“Eeeeeeeee,” screeched the Ahnnabees as they entered the enormous space. Usually the stark home to a fleet of American Airlines jets, the hangar was pulsating with life.
Cameras coasted along tracks, gathering sweeping shots of the beautiful guests as they danced, toasted, and embraced. Servers weaved through the crowd, offering samples of the fantastic dishes prepared over the past year on The Daily Grind. Each waitress had the name of her dish, the chef who invented it, and the actual recipe scrawled on her black catsuit in metallic gold pen—handwritten, of course by Freda Luu, winner of Merri-Lee’s high school penmanship contest—episode 267—back in May.
The stage, at the far end of the structure, seemed miles away. But the sound of Sisqó asking the audience if they were ready for “The Thong Song” was clear as a well-cut diamond. Massie’s insides soared like the Times Square ball in reverse. This was the BPE—Best Party Ever.
“Stawp!” Lana slapped a hand against her mouth, covering the black dot of a mole that punctuated the top left side of her lip. “I love this song!”
“Eeeeeeeee!” The girls squeal-waved. Even Massie did it this time, her charm bracelet sliding off her wrist for the second time.
“Let’s go!” The Ahnnabees unzipped their puffy jackets and whipped them toward the rack of hangers, practically blinding the coat-check guy.
“Stawp!” Massie blurted when she saw her four friends dressed in matching Burberry plaid dresses.
“Stawp!” giggled Lana in shock.
“Stawp yourself,” gasped Shauna.
“Stawp yourself,” cried Brianna.
“Staw-aw-aaawp!” barked Ahnna. “I can’t believe you all copied me!”
A chorus of “we didn’t” and “it was a total accident” followed. Massie opened her mouth to reiterate the benefits of pre-party wardrobe summits but what was the point? Ahnna’s constipated expression said it all.
“You look like you’re wearing the PMS uniform,” she finally said, unable to help herself.
“Awwww, aren’t they precious?” Mrs. Pincher remarked. “Like a girl group. Who knows, maybe you’ll get discovered tonight!”
“Yeah!” Ahnna shouted with glee. “The Ahnnabees!”
“Eeeeeeeeee!” they shrieked again, this time without Massie.
Renewed and ready to take their rightful place by the foot of the stage, they began shoving their way into the crowd.
“Stop!” This time the command came from Mr. Pincher. He casually deposited his empty glass of champagne on a passing server’s tray. “We’ll be calling you every half hour to make sure you’re all safe and accounted for. If you don’t answer, I will hunt you down and take you home, midnight or not. Is that clear?”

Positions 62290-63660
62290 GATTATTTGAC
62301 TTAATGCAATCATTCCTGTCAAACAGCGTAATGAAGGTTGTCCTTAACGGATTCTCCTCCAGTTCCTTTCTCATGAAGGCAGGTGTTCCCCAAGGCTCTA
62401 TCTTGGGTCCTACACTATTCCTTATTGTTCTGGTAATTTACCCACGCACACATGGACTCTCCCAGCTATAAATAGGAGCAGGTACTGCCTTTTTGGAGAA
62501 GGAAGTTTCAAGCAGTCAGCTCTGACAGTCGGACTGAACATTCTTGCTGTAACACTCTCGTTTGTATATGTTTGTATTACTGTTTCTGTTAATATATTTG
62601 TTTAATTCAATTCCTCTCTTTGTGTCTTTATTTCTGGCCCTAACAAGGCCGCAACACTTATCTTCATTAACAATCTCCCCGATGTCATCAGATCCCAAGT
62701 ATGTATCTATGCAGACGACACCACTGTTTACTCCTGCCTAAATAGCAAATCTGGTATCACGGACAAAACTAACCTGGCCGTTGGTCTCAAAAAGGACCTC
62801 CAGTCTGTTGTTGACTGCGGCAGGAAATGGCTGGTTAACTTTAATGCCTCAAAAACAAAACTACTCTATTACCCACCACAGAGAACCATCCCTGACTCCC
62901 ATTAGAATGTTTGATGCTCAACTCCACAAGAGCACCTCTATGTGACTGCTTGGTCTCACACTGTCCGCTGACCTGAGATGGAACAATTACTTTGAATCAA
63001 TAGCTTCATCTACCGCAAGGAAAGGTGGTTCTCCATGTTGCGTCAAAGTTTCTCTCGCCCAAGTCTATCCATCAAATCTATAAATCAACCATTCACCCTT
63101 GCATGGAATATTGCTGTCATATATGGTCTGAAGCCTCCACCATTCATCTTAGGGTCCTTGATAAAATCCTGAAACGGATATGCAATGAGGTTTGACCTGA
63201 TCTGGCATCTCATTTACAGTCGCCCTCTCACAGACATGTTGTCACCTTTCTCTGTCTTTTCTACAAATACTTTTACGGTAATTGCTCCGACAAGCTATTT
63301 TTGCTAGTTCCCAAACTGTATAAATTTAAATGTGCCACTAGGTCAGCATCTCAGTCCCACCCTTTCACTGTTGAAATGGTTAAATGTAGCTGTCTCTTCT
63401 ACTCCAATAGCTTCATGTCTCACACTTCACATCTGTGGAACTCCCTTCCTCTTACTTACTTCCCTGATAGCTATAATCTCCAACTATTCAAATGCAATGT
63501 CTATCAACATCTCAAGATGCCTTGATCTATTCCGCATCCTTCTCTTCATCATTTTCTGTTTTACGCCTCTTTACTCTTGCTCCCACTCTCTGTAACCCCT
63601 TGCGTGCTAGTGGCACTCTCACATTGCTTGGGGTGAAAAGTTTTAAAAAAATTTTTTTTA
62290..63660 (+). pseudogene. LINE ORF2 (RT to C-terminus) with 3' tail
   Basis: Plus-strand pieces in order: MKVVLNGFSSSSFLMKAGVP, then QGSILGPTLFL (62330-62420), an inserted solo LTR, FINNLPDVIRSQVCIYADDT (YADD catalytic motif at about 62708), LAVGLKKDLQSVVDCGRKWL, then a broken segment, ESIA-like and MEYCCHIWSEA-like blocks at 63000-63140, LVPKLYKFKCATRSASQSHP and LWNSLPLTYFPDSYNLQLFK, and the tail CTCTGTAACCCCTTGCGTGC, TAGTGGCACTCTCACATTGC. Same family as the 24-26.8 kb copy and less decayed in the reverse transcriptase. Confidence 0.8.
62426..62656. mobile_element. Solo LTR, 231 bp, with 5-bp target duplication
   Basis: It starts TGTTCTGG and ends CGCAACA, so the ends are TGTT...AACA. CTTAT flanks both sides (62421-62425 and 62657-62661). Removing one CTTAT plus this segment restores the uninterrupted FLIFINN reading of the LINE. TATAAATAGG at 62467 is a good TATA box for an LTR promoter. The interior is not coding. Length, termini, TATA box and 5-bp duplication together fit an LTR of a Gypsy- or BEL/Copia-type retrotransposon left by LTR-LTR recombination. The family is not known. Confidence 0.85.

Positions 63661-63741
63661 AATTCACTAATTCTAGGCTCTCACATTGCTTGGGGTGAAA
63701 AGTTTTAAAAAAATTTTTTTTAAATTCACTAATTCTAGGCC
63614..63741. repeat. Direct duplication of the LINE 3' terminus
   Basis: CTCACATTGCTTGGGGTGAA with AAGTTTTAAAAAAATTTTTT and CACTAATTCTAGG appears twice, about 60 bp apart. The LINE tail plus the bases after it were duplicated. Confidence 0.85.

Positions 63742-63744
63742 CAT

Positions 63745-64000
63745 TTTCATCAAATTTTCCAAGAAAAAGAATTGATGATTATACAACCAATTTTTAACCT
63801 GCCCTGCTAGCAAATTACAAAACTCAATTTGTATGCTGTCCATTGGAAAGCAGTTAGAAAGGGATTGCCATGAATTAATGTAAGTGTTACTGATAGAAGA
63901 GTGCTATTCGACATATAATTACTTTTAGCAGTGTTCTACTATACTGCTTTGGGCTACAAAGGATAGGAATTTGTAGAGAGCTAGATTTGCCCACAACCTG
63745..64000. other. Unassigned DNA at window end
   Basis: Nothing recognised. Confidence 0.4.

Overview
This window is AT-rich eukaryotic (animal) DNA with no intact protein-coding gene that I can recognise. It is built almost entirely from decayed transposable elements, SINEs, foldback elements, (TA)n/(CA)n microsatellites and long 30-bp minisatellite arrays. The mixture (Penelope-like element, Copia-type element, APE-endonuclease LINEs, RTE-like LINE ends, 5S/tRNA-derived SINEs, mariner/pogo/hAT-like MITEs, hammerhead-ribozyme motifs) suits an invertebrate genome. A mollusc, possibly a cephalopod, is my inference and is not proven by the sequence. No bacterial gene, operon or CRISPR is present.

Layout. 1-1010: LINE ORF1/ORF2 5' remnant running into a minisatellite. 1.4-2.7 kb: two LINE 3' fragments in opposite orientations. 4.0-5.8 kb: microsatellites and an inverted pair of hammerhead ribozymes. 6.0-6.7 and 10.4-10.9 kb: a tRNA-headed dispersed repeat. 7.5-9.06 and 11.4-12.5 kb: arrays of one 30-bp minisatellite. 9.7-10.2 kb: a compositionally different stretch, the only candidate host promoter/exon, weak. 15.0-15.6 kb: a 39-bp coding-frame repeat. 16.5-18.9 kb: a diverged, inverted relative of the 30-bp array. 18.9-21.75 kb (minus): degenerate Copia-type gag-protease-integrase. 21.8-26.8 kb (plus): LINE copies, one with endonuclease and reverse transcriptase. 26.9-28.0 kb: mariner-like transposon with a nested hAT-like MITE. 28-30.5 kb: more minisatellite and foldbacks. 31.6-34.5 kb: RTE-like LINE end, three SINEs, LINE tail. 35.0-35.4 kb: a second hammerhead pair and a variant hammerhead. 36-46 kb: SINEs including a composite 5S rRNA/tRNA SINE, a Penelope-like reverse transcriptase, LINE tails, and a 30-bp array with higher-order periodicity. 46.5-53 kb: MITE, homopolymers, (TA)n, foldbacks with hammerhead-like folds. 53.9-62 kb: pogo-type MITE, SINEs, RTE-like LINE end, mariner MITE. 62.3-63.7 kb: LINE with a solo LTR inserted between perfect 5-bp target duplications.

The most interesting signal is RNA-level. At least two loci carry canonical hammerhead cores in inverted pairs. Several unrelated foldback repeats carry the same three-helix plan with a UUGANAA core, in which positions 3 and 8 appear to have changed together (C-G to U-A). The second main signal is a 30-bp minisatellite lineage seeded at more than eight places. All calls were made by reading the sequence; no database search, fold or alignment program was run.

Ahnna nodded yes and waved her phone to prove she meant it. Then the four girls pranced into the heavily perfumed crowd, bobbing their heads to Sisqó’s buoyant hip-hop anthem.
And as usual, Massie trailed behind, like a tag-along sibling or a piece of toilet paper stuck to the bottom of a Jimmy Choo. But wait—comparing the Ahnnabees to fabulous footwear was ten kinds of wrong. They had terrible style, made her feel small, and were cheap. They were the opposite of Jimmy Choos. They were Jimmy Poos. So why was she sticking to their bottoms at all?
The truth was, LMNOP already had an M, and the Ahnnabees were the next best thing. During many sleepless nights Massie told herself to stay patient and keep trying. Eventually they’d realize she had good ideas. Great ones, even. And then they’d start treating her better. She wouldn’t feel like toilet paper anymore. And the emotional blender in the pit of her stomach would stop churning up feelings of sadness and despair. Maybe they’d even change their name to include hers? Or sleep over? Or compliment her inventive outfits? But that day felt more distant than Uranus.
Pushing past the densely packed partyers, trying to catch up to her so-called friends, Massie was reminded of the turquoise beaded dress she’d bought last year at Saks.
Her mother had been taking her to the Marc Jacobs show during Fashion Week, and Massie was dying to wear something new. The event was about to start, and after an unsuccessful Fifth Avenue blitz and a ton of “hurry up” pressure from Kendra, she agreed to the tacky mini, which was much more figure skater than fashion model. The instant she pushed through the store’s revolving door she wanted to return it. But it was too late. The bill had been stamped FINAL SALE in thick red letters. There was no going back. She had settled out of desperation and was stuck with it for life.
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Just like the Ahnnabees.